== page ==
Joe Natale was set to step down as CEO of Rogers Communications Inc. at the end of September and the board voted to approve a retirement plan for him at a September 24 meeting, according to a court file.
A resolution has been presented to appoint the company’s chief financial officer, Tony Staffieri, in its place.
But the board members backed down two days later and instead tabled a resolution to fire Mr Staffieri.
The revelations about the board’s abrupt turnaround are detailed in a lawsuit filed Tuesday in the British Columbia Supreme Court in Vancouver by lawyers for Edward Rogers, the chairman of the family trust that controls the telecommunications giant and medias.
Mr. Rogers is asking a British Columbia court to sanction his decision to reconstitute the board of directors of the Toronto-based telecommunications company without calling a meeting of shareholders – a move opposed by other members of the the Rogers family.
Mr. Rogers requested in the document that the court declare a “consent resolution” of the shareholders to replace five of the directors of the company “valid and effective”.
Mr Rogers was removed from his role as chairman of the board of directors of the company last week after his plans to oust Mr Natale became public. But Mr Rogers is also chairman of the family trust that controls the telecoms and media giant, and following his ousting, he announced his intention to replace independent directors who had opposed the project.
On Sunday, at a board meeting that his mother, two of his sisters and the five directors deem invalid, Mr. Rogers was reinstated as chair of the board.
Tuesday’s filing asks the court to demand that Rogers amend its register of directors to remove the names of John Clappison, David Peterson, Bonnie Brooks, Ellis Jacob and John A. MacDonald, and replace them with the names of the directors chosen by Mr. Rogers. , Michael Cooper, Jack Cockwell, Jan Innes, Ivan Fecan and John Kerr. Mr. Rogers is also claiming legal fees.
The issue that will be debated in court is the legality of making such changes to the board of directors without calling a meeting of shareholders. Mr. Rogers argues that the law of British Columbia, where Rogers is incorporated, permits such changes by written resolution.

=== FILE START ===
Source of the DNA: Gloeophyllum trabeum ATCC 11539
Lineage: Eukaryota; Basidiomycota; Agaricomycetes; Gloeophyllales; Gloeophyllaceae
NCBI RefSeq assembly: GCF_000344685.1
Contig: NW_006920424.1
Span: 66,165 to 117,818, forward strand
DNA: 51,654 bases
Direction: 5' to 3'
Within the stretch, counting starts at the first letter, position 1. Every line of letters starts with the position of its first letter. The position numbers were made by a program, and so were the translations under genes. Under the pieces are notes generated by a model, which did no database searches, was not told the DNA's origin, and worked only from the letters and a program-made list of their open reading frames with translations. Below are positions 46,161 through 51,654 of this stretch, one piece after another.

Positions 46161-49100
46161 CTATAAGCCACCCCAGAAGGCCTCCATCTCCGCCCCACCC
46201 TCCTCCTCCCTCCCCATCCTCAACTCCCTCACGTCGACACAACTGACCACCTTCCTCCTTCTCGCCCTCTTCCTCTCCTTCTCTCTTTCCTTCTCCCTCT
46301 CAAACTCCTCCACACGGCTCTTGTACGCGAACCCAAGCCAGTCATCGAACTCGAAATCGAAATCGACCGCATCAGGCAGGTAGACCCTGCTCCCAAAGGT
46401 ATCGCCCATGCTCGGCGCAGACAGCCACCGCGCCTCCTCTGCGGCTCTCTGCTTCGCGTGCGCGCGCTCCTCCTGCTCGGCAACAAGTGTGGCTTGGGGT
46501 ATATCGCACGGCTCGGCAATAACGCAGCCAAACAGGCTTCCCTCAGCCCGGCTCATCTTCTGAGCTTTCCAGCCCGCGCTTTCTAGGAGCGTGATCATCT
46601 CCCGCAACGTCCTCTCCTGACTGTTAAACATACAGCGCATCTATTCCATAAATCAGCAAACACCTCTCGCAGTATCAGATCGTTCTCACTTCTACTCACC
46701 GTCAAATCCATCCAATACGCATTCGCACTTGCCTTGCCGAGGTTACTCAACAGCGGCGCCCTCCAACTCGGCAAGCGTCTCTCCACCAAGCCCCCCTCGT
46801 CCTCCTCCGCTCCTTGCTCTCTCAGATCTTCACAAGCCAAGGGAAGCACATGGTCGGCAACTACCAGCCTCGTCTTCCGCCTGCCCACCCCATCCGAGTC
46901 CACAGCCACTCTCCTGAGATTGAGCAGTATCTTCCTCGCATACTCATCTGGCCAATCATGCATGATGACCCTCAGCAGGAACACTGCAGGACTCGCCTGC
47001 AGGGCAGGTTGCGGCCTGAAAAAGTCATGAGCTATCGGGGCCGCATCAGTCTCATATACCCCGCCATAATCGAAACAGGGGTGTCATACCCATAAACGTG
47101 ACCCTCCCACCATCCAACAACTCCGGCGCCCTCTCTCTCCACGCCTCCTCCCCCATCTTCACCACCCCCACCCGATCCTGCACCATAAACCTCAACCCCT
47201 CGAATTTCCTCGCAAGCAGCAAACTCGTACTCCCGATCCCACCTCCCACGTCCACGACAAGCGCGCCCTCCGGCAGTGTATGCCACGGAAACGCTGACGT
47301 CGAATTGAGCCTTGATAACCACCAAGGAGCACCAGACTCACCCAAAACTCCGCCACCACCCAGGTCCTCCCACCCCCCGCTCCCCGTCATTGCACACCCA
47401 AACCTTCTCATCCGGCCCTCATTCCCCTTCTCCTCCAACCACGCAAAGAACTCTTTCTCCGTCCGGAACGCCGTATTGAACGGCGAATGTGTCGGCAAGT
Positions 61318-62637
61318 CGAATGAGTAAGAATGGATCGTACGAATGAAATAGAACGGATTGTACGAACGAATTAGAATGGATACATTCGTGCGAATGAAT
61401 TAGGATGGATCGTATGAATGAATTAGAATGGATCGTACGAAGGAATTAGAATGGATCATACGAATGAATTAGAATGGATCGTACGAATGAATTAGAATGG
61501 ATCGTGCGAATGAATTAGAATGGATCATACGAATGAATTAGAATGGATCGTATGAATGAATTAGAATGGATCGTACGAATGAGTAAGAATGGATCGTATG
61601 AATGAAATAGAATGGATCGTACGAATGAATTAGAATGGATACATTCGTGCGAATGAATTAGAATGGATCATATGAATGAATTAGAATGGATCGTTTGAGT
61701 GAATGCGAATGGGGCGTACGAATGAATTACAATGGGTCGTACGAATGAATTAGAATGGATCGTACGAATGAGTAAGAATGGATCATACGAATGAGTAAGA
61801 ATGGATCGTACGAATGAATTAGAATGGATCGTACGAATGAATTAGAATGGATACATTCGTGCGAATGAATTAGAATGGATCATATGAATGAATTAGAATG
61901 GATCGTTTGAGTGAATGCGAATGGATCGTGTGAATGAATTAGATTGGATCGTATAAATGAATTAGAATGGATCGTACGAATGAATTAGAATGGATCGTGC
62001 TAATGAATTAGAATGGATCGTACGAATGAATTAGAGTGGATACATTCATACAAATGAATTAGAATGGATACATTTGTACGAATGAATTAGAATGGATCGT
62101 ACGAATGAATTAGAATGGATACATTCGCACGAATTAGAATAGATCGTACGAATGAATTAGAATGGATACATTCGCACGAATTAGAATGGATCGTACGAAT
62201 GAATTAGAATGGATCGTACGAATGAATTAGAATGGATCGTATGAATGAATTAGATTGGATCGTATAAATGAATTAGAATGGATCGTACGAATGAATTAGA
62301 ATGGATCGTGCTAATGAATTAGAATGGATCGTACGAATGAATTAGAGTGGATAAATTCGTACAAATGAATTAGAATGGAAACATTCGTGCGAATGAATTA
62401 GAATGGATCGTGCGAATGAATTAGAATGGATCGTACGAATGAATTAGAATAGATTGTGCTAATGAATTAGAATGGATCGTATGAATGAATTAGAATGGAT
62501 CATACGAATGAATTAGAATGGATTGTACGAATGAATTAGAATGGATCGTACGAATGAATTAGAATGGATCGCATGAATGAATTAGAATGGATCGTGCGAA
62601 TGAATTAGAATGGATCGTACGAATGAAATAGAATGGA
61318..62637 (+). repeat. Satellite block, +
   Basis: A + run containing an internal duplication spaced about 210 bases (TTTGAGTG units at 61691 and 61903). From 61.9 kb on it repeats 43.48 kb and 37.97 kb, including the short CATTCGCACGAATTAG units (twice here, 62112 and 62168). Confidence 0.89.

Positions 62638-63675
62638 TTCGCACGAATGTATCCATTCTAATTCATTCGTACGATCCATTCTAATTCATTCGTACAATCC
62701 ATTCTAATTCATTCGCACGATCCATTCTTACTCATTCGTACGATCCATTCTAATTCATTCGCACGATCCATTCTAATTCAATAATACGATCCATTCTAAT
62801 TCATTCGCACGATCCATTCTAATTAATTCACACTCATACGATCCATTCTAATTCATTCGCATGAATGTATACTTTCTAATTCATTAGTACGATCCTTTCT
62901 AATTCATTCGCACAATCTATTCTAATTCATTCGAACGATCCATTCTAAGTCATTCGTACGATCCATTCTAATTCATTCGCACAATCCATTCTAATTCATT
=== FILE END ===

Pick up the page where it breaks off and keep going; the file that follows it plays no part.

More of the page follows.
Rogers Control Trust, which Mr. Rogers heads, controls 97.5 percent of the voting shares of Rogers.
Mr. Rogers’ claim cites the company’s articles, stating that “shareholders may, by ordinary resolution, remove any director from office.” BC Business Corporations Act defines an “ordinary resolution” as being either adopted by a majority of votes at a meeting of shareholders, or adopted after having been submitted to any shareholder entitled to vote and accepted in writing by shareholders controlling at least two-thirds of the votes .
Lawyers representing the telecoms and media giant plan to argue that Mr Rogers ‘pressure to reconstitute the company’s board of directors without holding a shareholders’ meeting deprives non-voting telecoms shareholders of information they need to make investment decisions, according to a source familiar with the matter. . The Globe does not identify the person because they are not authorized to speak publicly.
The complaint filed by lawyers for Mr. Rogers on Tuesday calls for the case to be heard urgently, “to bring clarity” to the board of directors, company stakeholders and government procurement. The dispute caused the wireless giant’s share price to plummet and led to downgrades from analysts and inquiries from Ontario’s securities regulator to Rogers.
Lawyers for the company agree the case should be expedited, but also want to make sure the court has a complete file before making a decision, the source said.
While the votes of other shareholders may not make a significant difference because Rogers Control Trust holds the majority of the votes, those who oppose the decision argue that such disclosures are important because public shareholders make decisions about investment affecting the value of the company and their support to the company is based on such disclosures.
Rogers’ legal team will argue that this process reflects best practices of public companies and should not be hijacked, according to the source.
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